I hate to be the one to break it to you, but 2016 was a bit of a garbage fire. Continuing conflict and suffering in Syria, gun violence, wildfires, terrorism, Prince and Bowie and Carrie Fisher… I feel like I’m missing one? Oh right, the election.
I’m not going to try to convince you that wasn’t all horrible, with more sorrow to come. But I’ve been doing this nonprofit fundraising thing long enough to know that people STEP UP when things are darkest. Unprecedented challenges drive unimaginable generosity. And nowhere was that more clear than during the December end-of-year (EOY) fundraising season.
Here’s our annual data tour, aggregated from 22 organization’s EOY results.
Online revenue was on the up and up (again)
Of the 22 organizations who provided data from both 2015 and 2016, all but 4 of them raised more revenue in December 2016 than they did in December 2015. The median organization in our sample saw a 12% increase in total online revenue.
A few organizations saw big, big, BIG increases during EOY 2016, for reasons that we’ll dig into later — and as a result, these 22 organizations raised $62 million in December 2016, compared to $39.3 million last year. That’s a 58% jump!
The last day of the year, the national holiday known as TRIPLE MATCH, HOURS LEFT, DONATE NOW OR FOREVER HOLD YOUR PEACE Day (at least according to my inbox), continues to blow every other fundraising day of the year out of the water. Of the groups who were able to split out revenue for 12/31, 21% of all December revenue was processed on that day alone. Which makes sense, considering this is what our inboxes looked like around that time:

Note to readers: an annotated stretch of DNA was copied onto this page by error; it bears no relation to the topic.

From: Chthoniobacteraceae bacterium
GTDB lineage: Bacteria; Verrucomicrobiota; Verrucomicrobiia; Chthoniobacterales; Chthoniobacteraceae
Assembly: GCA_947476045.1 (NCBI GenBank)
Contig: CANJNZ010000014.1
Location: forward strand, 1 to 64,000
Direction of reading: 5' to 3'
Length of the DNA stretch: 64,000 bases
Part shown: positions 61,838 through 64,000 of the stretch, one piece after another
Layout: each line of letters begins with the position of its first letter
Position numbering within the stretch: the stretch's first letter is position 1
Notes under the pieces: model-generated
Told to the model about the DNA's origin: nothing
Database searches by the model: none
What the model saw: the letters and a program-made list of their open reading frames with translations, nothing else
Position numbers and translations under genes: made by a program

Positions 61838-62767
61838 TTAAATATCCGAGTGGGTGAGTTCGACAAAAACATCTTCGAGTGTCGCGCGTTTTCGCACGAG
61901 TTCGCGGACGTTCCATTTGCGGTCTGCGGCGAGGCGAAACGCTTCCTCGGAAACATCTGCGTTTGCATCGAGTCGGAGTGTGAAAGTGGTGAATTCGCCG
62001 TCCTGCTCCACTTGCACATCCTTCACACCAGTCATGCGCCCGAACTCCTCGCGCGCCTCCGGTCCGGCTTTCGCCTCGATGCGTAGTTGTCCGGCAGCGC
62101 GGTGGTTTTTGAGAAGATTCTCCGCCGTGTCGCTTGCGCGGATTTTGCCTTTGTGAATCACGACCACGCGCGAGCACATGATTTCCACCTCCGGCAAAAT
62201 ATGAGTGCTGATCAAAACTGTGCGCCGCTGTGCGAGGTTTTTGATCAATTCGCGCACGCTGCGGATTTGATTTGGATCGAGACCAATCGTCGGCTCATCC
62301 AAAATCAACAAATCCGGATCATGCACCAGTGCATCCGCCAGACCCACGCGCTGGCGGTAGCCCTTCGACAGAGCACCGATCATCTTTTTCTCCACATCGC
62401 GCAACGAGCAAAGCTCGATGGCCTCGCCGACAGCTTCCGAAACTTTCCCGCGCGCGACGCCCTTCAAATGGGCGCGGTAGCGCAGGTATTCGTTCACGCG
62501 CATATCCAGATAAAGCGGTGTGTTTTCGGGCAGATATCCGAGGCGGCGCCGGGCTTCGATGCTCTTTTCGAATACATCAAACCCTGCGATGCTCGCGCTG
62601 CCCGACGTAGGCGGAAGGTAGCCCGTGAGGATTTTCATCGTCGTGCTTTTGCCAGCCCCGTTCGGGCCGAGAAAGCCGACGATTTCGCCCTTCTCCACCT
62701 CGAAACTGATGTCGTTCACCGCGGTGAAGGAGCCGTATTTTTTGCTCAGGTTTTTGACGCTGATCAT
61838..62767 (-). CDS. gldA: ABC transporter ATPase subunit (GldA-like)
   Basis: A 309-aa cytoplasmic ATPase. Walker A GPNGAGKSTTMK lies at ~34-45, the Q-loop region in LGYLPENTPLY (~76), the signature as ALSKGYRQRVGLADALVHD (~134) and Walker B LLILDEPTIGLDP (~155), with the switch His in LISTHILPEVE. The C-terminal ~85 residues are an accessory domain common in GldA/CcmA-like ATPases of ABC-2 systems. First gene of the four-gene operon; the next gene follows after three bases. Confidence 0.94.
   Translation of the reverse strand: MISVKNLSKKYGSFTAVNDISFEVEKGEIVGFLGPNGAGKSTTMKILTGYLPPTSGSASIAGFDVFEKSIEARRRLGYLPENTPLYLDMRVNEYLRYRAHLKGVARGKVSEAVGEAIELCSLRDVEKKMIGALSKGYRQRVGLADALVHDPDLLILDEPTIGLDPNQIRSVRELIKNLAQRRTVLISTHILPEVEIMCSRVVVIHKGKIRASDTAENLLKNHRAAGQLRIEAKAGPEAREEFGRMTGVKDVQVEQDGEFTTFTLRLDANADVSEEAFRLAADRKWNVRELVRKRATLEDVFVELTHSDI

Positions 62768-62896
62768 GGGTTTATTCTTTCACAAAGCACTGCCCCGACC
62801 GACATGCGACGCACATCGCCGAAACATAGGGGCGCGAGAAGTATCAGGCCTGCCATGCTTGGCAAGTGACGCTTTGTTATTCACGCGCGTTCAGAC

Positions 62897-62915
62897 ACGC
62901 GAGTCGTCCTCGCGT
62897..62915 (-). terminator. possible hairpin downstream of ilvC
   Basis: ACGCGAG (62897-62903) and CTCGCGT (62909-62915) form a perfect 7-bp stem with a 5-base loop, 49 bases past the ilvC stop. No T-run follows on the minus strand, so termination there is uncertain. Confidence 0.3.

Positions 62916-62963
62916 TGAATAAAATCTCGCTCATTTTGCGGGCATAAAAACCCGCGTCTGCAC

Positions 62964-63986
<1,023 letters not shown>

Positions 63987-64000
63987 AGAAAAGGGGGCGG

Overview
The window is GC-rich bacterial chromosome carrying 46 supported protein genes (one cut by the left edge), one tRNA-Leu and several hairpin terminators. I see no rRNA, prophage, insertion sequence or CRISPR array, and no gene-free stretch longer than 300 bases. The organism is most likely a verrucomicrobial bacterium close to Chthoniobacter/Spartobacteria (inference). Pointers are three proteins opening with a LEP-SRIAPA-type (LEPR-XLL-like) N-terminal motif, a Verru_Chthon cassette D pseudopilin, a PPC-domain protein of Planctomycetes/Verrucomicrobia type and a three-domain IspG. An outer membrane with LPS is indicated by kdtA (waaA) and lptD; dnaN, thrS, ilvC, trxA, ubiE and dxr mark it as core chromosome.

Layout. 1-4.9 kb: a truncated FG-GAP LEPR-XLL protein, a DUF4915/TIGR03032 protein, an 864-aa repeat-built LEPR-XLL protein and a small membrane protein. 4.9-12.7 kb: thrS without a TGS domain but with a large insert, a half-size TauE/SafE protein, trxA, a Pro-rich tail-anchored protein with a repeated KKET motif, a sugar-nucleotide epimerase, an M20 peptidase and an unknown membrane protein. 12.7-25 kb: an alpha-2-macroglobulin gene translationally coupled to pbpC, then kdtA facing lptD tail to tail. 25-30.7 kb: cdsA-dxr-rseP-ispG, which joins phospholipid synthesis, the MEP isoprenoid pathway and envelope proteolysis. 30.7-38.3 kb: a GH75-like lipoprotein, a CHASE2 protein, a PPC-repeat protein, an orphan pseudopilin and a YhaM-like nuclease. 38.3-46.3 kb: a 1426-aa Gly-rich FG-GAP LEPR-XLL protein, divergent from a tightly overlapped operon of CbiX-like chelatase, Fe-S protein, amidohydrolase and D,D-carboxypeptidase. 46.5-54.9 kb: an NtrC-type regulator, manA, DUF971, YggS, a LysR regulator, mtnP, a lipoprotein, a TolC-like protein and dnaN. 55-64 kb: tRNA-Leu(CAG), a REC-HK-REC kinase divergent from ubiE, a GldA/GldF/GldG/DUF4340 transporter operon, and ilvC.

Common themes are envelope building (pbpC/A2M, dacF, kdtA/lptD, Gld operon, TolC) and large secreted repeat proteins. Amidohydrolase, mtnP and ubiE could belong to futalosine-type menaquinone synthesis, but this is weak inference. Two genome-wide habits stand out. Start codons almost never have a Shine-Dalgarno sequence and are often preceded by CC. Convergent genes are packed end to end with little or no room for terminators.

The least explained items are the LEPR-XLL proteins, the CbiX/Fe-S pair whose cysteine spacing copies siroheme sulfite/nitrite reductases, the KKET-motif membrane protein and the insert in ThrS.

Send that email…. Or don’t? But definitely still do.
This year, organizations in our survey sent more EOY email than ever before. The average organization sent 9.8 appeals in December 2016, as opposed to 8.3 appeals in December 2015. Only three organizations in our sample of 19 sent fewer appeals this year, while 6 organizations held steady with the same number of appeals as in 2015. A few other key takeaways:
- Only one organization that increased their appeal volume this year saw a decrease in email revenue.
- All other organizations in our sample saw a correlation between increased email volume and increased email revenue, while decreased volume resulted in uniformly decreased revenue.
- The share of online December revenue attributed to email rose from 16% in 2015 to 20% in 2016.
- However — the overall trend in response rate to email was essentially flat, with 52% of our sample staying the same and 44% of our sample losing a bit of ground. Only 3 organizations in our sample saw improvements in email response rate this year.
If you aren’t running digital ads in December, you are now in the minority
Nonprofits are increasingly diversifying the ways in which they reach new audiences online — including digital advertising.
About two-thirds of the groups we surveyed implemented digital ads as part of their EOY fundraising strategy, including Google Adwords, Retargeting, and Facebook Ads.
Of the 10 groups for which we have revenue breakouts, more than 5% of total December revenue is attributed to view-through of an ad. Doesn’t seem like much, when you compare to email — but considering that users may see an ad here or there and end up donating through a different channel, digital ads are a platform to watch (and begin investing in, if you aren’t already).